Introduction There are a number of threats to the whales and most of them arise directly from human activities. In the last century, commercial whaling brought most of the species of whales to the point of extinction. Although some of these habitats are limiting the return of commercial hunting from radical national bans.
Some of these whale communities today are healthy or otherwise growing slowly, while others continue to decline. Of the 13 known species as the "Great Whale," 7 are currently classified as threatened with extinction or disadvantaged.
Threats to whales The following are considered as the biggest threats to the whales.
For protecting the whale population Massachusetts scientists are working together on a project, that aims to use satellite technology to count and monitor whales in an effort to understand and protect the species from extinction. They think it will help to protect them from endangering if they could closely monitor them from outer space. To improve their safety, the New England Aquarium of Boston and the Draper Engineering Company are seeking the help of sophisticated space technology.
The plan is to constantly monitor the number of whales and the migratory patterns with the help of satellites, sonars, radars, and more on a large scale. The project is named Counting Whales from Space. According to John Irvine, a leading data analyst at Draper Company, the number of whales taken from space is not as simple as the name suggests. The New England Aquarium and Draper Company are jointly funding a $ 1 million project. According to John Irvine, the project is designed to protect whales globally.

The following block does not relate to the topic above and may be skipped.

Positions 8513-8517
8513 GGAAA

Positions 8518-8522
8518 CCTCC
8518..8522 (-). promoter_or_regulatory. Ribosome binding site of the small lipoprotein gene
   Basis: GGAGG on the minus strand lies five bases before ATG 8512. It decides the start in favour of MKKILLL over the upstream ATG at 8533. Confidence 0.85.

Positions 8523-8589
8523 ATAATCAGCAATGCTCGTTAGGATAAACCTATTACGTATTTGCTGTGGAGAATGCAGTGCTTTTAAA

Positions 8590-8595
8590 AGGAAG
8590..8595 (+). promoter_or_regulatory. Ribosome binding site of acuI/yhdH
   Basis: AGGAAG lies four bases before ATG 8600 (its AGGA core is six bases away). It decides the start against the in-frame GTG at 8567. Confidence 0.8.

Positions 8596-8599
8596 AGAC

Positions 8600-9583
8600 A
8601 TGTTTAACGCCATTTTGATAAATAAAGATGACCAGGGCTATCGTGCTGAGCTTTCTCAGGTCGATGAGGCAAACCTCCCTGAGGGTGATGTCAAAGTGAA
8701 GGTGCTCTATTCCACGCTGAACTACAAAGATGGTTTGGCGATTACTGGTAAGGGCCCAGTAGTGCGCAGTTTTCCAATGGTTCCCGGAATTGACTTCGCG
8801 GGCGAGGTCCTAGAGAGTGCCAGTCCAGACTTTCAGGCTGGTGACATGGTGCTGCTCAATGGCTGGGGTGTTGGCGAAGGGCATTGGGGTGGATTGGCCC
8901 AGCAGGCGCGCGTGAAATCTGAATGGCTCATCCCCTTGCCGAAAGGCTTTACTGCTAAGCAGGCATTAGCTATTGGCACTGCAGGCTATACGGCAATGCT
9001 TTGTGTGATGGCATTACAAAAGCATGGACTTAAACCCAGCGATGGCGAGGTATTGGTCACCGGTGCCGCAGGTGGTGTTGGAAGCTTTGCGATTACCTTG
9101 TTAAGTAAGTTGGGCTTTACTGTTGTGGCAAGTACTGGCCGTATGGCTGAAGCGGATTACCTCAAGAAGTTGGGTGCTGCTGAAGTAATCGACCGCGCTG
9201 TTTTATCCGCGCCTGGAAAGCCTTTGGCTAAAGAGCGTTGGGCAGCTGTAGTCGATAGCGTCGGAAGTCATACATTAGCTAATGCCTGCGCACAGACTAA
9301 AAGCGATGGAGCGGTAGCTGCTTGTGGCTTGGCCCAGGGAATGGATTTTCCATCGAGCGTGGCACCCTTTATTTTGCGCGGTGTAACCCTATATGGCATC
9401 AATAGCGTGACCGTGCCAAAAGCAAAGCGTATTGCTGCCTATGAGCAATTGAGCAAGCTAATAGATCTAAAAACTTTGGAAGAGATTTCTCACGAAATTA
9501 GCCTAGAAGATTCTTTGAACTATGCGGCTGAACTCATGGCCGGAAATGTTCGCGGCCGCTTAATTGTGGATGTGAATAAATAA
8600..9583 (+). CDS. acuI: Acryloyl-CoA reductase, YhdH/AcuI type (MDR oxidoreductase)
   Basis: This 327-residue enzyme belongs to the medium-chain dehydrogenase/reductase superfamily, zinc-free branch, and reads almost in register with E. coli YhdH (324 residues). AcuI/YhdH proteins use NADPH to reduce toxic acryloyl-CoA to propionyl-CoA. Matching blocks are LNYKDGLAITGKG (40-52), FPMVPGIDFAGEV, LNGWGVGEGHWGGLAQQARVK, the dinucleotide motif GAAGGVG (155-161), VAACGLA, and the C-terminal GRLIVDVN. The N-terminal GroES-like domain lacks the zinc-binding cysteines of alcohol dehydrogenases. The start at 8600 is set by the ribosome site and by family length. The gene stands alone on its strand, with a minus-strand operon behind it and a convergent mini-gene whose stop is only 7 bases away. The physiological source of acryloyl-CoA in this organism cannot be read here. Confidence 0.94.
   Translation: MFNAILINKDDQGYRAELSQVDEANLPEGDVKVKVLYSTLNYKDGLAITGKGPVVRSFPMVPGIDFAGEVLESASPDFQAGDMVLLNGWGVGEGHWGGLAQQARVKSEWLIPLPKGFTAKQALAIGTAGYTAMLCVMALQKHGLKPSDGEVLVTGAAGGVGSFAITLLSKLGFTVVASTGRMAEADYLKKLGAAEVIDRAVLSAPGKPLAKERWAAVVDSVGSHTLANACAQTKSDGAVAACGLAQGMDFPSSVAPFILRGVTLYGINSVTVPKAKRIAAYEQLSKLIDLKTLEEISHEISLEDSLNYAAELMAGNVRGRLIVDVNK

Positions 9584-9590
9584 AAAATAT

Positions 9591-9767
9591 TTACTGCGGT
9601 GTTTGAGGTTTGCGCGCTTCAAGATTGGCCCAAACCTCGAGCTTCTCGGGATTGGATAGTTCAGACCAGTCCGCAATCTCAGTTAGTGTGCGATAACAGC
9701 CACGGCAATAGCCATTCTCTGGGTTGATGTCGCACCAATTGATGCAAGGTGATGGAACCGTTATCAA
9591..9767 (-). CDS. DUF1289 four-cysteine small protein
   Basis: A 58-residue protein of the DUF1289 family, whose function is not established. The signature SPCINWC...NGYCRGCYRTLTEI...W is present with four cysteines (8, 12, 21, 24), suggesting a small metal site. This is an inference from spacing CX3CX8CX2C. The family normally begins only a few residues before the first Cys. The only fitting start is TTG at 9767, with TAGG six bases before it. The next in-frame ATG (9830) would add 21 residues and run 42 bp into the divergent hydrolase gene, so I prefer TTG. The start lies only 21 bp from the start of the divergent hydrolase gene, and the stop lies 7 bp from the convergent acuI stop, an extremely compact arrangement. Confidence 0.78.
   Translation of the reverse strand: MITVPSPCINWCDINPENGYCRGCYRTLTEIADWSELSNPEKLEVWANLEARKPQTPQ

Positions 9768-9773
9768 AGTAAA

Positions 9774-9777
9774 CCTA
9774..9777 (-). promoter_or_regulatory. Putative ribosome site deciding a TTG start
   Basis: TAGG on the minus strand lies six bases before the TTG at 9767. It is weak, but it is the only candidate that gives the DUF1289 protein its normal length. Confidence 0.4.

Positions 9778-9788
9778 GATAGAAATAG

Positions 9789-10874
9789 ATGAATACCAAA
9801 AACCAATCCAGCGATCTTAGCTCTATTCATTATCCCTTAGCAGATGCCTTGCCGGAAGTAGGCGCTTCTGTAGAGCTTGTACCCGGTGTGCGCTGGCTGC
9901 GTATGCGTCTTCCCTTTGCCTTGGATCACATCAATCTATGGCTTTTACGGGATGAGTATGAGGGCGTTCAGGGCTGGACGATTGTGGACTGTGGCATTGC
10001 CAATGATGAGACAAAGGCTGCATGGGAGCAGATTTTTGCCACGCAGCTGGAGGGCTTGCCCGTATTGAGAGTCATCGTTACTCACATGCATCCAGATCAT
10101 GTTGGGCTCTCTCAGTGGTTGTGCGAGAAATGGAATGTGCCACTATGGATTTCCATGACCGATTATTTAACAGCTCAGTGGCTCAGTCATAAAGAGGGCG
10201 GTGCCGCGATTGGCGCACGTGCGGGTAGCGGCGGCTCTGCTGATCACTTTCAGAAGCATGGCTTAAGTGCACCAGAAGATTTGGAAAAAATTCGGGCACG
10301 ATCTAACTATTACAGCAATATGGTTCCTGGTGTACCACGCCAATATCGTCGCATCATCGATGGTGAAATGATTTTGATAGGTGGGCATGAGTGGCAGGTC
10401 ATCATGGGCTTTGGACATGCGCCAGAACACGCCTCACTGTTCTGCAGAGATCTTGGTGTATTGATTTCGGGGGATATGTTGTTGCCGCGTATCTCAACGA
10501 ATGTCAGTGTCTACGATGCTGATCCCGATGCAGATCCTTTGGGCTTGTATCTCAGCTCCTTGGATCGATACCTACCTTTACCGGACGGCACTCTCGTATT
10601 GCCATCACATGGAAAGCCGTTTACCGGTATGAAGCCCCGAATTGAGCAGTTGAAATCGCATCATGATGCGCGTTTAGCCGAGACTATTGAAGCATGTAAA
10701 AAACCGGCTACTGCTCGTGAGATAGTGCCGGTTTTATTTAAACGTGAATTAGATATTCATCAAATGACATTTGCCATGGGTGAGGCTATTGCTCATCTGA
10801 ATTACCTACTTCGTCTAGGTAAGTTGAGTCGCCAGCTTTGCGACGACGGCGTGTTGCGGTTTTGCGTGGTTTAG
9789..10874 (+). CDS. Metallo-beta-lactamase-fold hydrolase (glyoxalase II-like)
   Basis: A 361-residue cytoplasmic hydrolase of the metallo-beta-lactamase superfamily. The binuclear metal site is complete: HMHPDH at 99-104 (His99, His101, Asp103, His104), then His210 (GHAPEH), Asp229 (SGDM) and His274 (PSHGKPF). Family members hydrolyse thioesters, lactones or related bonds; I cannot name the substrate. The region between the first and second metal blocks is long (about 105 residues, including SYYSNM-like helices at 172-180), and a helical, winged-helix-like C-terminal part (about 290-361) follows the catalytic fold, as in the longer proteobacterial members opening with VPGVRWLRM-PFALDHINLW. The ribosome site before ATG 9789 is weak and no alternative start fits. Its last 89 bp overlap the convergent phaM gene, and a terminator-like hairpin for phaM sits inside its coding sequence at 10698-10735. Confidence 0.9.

Space-based data collection can help you find out why whales move from one place to another. The plan is to gather information on recreational use from European space agencies and radio operators to determine where the whales are located. Based on the information thus obtained, crews established to protect the whales will be able to monitor them accurately. The team is now testing various algorithms that can continuously scan for satellite images. From this, we will get more accurate figures for living whale colonies.
Although the project is designed to protect whales around the world, the main focus is on the ocean area near New England. This is in part due to a significant reduction in the number of whales in the area. In conjunction with the latest data analytics techniques, marine biologists and ecologists will benefit from this. Once they start the data collection, it could give an answer for the migration of whales from one location to another, whether is it because of the ocean warming or commercial shipping lanes. The findings of this study are highly promising and point the way to modern automatic inspection techniques that are ready to transform the ability of scientists to track global whale population trends with increased precision, frequency, and at a lower cost and reduced risk than conventional methods.
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